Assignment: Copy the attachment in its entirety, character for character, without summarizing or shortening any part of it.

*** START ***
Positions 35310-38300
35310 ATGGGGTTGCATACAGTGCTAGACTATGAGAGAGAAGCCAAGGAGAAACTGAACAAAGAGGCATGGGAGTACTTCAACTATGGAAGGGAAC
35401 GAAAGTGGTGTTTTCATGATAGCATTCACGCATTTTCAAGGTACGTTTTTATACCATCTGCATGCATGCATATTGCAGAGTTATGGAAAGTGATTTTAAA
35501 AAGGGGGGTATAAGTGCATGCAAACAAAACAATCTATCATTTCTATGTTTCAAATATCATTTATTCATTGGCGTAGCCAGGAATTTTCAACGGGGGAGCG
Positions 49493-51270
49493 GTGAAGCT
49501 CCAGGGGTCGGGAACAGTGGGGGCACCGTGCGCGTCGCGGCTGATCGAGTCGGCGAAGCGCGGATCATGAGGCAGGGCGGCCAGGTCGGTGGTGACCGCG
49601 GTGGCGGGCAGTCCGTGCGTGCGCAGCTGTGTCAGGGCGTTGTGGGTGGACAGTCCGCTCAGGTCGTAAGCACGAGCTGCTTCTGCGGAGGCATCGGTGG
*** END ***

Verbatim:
Positions 35310-38300
35310 ATGGGGTTGCATACAGTGCTAGACTATGAGAGAGAAGCCAAGGAGAAACTGAACAAAGAGGCATGGGAGTACTTCAACTATGGAAGGGAAC
35401 GAAAGTGGTGTTTTCATGATAGCATTCACGCATTTTCAAGGTACGTTTTTATACCATCTGCATGCATGCATATTGCAGAGTTATGGAAAGTGATTTTAAA
35501 AAGGGGGGTATAAGTGCATGCAAACAAAACAATCTATCATTTCTATGTTTCAAATATCATTTATTCATTGGCGTAGCCAGGAATTTTCAACGGGGGAGCG
Positions 49493-51270
49493 GTGAAGCT
49501 CCAGGGGTCGGGAACAGTGGGGGCACCGTGCGCGTCGCGGCTGATCGAGTCGGCGAAGCGCGGATCATGAGGCAGGGCGGCCAGGTCGGTGGTGACCGCG
49601 GTGGCGGGCAGTCCGTGCGTGCGCAGCTGTGTCAGGGCGTTGTGGGTGGACAGTCCGCTCAGGTCGTAAGCACGAGCTGCTTCTGCGGAGGCATCGGTGG